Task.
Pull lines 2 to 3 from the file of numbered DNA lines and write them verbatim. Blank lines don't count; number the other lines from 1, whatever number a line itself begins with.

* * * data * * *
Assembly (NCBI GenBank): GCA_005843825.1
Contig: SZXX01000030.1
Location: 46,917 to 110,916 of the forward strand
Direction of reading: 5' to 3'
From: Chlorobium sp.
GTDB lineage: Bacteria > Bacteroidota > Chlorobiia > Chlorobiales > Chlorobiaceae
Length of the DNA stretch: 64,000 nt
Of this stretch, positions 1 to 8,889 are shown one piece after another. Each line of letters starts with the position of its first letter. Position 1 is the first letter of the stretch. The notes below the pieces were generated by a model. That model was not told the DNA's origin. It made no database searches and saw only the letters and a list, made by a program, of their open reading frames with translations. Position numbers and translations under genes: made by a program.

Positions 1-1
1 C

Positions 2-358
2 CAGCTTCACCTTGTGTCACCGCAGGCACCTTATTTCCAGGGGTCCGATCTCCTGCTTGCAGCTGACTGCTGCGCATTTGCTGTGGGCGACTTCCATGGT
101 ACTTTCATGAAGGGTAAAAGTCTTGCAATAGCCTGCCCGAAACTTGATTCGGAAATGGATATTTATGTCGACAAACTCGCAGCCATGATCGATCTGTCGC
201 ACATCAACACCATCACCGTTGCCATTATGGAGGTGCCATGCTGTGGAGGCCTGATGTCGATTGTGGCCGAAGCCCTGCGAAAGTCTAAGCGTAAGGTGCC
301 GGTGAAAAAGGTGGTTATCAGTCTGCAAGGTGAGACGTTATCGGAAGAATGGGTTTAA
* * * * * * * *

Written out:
Contig: SZXX01000030.1
Location: 46,917 to 110,916 of the forward strand